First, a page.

Teaching Colours and Numbers : A Game for Younger Learners

This game for younger learners aims to consolidate the numbers 1-6 and the colours. if you are a class teacher you can play it with the children working in groups, and if you're a home-schooling parent you can play it yourself with your child. For each group of players you will need : two dice – one with numbers and the other with colours; a counter for each child; and a playing board. The playing board should have the same colours as those on the dice and is easy to make using Word and clipart. If you don’t have a colour printer, just leave the circles blank and then colour them by hand. The number of circles you use will depend on the age and attention span of the children. There are also various ways the game can be played – choose depending on which you think your learners would take to best.

Version One : Each player places his or her counter on the first circle of a different line on the board and then takes a turn at throwing the colour dice and saying the colour which comes up in the foreign language. If it’s the same as the colour of their “path”, they can then throw the number dice, say the number that comes up, and move their counter forward the same number of circles. The first one to reach their house is the winner.

Version Two : The first player throws the dice, but this time the player on his/her left calls the colour and the number. If either of those two players has the correct colour, s/he can move her counter the appropriate number of places. This makes the game up a bit quicker, as there’s a one in three chance of someone moving, instead of only one in six.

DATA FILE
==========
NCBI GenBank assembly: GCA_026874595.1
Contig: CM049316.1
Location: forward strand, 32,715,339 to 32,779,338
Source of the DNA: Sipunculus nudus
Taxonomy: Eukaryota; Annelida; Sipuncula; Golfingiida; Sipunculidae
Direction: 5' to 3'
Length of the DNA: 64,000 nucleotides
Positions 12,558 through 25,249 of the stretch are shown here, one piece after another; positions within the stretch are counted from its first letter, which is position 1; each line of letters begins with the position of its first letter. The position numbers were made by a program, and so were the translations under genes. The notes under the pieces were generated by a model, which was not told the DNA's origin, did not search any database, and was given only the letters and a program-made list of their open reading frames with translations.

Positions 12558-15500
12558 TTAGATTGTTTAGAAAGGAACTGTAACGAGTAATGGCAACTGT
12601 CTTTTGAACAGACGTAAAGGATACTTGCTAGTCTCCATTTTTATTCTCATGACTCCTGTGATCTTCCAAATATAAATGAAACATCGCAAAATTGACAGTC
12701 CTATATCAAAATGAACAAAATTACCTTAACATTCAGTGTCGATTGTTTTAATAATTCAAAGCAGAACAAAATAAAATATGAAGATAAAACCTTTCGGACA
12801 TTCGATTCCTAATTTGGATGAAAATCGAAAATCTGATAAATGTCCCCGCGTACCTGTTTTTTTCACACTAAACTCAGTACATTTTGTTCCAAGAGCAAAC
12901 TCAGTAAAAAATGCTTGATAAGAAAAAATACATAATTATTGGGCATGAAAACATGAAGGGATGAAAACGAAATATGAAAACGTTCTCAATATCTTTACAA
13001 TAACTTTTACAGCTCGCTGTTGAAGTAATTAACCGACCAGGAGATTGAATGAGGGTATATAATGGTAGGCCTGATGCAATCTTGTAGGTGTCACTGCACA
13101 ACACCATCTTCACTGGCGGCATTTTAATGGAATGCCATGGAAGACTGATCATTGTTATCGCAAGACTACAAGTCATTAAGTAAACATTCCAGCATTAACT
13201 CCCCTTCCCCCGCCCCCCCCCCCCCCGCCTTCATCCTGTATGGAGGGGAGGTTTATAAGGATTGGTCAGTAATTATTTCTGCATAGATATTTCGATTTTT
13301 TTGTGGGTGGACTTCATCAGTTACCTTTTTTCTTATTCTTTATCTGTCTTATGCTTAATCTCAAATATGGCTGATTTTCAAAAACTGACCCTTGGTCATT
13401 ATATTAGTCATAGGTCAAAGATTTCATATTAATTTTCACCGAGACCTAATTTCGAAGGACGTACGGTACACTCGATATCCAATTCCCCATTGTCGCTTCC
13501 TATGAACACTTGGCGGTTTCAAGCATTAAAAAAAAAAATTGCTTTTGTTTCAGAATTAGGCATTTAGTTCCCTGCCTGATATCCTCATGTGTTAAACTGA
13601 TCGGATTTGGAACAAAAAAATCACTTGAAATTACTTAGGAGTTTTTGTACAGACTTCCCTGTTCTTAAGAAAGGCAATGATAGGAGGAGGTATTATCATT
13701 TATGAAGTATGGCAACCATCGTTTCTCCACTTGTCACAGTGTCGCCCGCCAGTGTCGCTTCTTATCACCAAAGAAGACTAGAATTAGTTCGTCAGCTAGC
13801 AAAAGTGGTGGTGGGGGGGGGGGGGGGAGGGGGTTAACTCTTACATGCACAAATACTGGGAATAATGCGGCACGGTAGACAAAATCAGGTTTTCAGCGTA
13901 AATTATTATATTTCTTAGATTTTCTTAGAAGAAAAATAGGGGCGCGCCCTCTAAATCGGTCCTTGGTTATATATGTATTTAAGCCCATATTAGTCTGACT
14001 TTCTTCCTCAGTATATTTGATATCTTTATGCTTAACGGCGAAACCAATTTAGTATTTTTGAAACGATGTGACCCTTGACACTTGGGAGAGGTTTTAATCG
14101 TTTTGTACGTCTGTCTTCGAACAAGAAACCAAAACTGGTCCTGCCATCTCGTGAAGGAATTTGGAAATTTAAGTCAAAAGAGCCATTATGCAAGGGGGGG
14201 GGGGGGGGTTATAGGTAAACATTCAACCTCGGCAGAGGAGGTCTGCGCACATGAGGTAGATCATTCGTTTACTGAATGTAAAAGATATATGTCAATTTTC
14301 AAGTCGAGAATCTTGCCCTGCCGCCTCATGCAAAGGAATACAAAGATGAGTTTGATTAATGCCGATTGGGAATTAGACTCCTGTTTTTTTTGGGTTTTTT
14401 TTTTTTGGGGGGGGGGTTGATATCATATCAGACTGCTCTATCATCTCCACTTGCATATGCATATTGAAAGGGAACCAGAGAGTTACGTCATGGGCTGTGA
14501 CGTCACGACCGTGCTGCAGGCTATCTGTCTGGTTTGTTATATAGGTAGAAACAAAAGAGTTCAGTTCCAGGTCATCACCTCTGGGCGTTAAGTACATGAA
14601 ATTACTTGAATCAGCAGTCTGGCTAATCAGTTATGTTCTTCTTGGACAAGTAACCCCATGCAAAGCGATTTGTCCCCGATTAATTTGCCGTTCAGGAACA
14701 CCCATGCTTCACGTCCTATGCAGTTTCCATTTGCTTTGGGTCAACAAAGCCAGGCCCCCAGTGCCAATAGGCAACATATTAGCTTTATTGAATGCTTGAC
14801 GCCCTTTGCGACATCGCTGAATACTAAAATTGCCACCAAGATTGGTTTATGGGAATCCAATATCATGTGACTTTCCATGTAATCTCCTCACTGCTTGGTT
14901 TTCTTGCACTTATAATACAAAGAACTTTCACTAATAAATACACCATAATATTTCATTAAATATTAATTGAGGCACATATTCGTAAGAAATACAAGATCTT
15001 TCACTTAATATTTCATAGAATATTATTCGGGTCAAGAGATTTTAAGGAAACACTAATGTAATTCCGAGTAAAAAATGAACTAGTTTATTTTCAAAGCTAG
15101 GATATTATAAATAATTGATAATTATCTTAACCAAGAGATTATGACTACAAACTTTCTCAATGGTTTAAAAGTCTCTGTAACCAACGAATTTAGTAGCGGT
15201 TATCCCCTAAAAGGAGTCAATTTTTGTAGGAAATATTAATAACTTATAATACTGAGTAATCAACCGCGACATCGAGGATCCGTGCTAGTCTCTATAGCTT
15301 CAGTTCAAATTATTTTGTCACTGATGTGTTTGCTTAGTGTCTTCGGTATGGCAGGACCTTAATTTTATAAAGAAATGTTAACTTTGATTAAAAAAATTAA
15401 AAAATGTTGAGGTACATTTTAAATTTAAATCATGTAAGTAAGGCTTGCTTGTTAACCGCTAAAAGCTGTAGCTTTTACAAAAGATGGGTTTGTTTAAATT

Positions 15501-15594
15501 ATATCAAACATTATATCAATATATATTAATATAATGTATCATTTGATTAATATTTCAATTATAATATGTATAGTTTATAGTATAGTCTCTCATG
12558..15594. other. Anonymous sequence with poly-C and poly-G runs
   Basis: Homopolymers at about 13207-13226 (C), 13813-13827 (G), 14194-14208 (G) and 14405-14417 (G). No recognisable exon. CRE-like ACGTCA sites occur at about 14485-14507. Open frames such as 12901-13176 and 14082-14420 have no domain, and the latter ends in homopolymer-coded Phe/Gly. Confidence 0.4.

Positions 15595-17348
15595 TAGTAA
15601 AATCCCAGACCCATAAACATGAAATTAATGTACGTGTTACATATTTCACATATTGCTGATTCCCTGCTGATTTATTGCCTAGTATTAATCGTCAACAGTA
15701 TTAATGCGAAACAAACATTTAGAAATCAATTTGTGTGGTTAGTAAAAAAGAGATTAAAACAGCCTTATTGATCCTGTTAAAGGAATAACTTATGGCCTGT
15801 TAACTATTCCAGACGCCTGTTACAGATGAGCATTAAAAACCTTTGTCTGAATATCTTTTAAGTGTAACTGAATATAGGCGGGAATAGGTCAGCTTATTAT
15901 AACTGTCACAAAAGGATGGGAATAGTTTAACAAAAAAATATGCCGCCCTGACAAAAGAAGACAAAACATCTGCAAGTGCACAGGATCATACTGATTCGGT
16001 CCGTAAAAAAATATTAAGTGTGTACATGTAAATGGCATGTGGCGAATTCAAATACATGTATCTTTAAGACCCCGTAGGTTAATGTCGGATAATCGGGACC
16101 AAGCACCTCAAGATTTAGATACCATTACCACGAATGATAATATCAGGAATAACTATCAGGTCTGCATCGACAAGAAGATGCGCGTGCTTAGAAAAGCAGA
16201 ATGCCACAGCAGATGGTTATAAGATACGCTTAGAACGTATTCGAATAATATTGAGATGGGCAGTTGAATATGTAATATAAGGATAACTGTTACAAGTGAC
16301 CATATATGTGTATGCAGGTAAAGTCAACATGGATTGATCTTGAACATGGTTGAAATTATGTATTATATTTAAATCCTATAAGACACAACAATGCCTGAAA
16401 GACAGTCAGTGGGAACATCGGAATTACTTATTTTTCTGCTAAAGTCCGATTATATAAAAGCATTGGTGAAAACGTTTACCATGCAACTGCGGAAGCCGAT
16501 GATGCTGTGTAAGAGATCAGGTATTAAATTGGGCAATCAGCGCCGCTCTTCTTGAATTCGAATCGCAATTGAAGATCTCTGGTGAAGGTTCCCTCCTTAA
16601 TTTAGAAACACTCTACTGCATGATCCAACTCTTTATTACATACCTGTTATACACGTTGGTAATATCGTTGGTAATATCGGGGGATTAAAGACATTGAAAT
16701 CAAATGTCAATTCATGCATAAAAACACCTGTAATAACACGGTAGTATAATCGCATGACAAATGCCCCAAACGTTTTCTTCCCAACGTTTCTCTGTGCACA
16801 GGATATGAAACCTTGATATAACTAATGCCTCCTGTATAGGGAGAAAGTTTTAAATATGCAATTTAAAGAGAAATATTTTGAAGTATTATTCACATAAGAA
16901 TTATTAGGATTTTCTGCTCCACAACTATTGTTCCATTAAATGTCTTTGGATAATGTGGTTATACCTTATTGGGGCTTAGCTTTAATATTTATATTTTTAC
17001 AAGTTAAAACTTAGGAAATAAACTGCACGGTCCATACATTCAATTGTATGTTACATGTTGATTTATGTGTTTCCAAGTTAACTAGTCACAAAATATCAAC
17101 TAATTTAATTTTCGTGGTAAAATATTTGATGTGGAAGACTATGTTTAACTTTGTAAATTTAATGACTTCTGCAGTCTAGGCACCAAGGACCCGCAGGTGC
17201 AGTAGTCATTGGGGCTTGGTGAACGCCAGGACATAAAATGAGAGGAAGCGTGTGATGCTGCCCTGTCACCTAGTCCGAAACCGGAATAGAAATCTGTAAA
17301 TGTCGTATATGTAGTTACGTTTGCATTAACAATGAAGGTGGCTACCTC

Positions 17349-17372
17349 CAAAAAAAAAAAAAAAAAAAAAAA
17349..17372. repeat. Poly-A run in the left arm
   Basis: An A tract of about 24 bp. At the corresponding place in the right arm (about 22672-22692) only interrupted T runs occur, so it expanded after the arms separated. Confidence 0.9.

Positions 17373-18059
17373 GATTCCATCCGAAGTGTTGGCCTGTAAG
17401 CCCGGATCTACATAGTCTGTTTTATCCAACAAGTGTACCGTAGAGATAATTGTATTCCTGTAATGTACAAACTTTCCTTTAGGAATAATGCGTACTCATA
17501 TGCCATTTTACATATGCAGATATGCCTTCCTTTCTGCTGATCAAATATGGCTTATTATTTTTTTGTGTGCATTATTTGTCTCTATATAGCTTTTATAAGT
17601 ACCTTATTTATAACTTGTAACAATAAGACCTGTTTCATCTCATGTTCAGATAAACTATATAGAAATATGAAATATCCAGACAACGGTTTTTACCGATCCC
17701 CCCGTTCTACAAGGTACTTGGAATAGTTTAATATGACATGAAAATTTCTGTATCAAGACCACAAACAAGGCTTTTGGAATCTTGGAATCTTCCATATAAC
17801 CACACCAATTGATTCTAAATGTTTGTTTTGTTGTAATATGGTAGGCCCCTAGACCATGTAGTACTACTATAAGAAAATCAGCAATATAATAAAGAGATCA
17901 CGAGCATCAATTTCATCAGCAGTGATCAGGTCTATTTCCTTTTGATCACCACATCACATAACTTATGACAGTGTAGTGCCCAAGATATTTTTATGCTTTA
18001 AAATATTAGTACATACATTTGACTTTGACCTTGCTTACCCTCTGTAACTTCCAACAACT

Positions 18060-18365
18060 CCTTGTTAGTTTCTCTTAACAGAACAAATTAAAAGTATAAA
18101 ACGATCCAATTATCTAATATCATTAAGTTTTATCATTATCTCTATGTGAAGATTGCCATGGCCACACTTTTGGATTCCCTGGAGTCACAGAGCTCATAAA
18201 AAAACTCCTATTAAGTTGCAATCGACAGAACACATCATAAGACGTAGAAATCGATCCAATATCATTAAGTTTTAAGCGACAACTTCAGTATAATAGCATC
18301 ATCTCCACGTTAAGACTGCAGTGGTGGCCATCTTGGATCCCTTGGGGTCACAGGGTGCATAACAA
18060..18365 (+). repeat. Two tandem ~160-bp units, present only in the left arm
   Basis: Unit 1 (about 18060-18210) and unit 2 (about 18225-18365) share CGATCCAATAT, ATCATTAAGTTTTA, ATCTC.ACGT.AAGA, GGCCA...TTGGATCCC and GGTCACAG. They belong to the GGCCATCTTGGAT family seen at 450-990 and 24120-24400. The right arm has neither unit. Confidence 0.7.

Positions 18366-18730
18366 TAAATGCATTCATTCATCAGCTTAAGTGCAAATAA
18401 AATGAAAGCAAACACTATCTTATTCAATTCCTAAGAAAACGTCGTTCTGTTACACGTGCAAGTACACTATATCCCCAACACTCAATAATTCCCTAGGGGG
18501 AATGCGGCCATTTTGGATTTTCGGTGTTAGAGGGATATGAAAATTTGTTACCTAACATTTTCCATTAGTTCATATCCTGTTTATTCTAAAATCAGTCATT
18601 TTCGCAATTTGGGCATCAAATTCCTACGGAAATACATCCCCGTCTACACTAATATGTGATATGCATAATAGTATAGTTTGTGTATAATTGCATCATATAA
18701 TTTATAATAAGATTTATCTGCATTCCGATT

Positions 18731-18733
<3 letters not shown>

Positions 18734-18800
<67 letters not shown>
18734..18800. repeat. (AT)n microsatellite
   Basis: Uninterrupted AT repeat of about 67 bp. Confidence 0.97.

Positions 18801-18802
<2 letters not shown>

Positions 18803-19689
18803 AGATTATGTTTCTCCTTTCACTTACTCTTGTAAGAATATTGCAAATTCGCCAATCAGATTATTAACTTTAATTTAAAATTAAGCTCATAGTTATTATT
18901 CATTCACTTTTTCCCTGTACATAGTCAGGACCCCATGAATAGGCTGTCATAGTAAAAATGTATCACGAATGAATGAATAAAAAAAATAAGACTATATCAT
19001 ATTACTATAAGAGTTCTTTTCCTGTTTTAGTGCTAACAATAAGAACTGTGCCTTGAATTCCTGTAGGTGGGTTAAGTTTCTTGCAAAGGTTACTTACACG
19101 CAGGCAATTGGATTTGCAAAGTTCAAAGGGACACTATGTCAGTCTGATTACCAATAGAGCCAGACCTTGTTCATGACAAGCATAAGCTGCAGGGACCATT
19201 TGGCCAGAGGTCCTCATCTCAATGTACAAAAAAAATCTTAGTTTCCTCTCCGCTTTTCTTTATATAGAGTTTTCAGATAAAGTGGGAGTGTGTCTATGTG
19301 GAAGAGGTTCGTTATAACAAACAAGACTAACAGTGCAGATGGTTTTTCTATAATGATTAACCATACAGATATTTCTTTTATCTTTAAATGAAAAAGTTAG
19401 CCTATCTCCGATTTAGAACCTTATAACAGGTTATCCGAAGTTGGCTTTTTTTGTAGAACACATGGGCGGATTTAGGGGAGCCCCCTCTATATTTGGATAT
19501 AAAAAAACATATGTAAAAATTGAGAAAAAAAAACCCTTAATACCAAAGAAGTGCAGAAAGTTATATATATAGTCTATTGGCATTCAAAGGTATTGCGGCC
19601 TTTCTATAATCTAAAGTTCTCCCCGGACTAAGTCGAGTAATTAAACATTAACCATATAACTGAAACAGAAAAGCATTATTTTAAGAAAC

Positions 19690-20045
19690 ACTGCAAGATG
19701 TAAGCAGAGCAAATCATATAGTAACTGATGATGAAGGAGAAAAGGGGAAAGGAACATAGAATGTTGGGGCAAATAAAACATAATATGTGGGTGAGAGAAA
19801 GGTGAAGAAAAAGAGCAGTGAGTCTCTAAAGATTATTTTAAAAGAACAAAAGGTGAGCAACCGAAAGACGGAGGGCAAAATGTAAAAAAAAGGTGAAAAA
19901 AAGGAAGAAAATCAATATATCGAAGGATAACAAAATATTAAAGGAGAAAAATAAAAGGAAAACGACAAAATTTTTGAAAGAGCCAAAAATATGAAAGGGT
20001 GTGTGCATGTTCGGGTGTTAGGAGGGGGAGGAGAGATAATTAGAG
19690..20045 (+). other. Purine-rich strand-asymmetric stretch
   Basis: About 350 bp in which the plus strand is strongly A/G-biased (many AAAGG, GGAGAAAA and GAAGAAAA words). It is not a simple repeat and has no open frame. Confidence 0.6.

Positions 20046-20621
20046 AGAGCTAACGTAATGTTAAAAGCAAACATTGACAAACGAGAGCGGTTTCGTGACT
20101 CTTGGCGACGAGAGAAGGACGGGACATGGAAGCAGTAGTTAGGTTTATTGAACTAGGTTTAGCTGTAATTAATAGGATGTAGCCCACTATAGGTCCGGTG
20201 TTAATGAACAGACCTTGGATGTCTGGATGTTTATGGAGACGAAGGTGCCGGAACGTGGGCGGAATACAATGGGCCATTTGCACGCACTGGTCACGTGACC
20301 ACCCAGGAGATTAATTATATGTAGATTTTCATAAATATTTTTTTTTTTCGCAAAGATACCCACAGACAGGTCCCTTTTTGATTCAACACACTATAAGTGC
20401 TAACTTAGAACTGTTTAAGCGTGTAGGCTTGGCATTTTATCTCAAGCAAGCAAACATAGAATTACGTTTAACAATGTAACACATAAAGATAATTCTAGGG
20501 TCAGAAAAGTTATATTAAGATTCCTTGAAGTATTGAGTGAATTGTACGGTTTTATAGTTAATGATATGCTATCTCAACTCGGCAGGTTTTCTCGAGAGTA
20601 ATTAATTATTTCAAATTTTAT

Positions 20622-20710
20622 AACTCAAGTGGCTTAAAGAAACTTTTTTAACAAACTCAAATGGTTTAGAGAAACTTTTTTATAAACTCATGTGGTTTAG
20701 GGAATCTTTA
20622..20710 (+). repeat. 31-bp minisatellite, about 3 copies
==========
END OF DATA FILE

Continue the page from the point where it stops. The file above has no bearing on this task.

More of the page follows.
Version Three : One child in each group is the dicemaster but does not play. The dicemaster throws the dice and calls the colour and number that come up. The player on that colour moves their counter forward the appropriate number of circles. At the end, the winner becomes the dicemaster, and the old dicemaster joins the game. This way the game speeds up considerably, as someone moves on each throw.

The obvious problem with any game of this sort is that it’s quite possible to play without saying anything – which defeats the object of the activity in an foreign language classroom. On way to get round this with Version Three is if the dicemaster throws the dice behind a barrier (such as a large book. This means the group can't see the result and have to listen to what is said. Another option would be for the teacher to throw the dice and call the colour and numbers to the whole class. Obviously, in this case there should be a winner in each group at the same moment. This is only useful for consolidating the children’s receptive knowledge of the language items, but can be a good way of introducing Version Three and making sure the children understand the game before they continue playing in groups.

Further Reading ...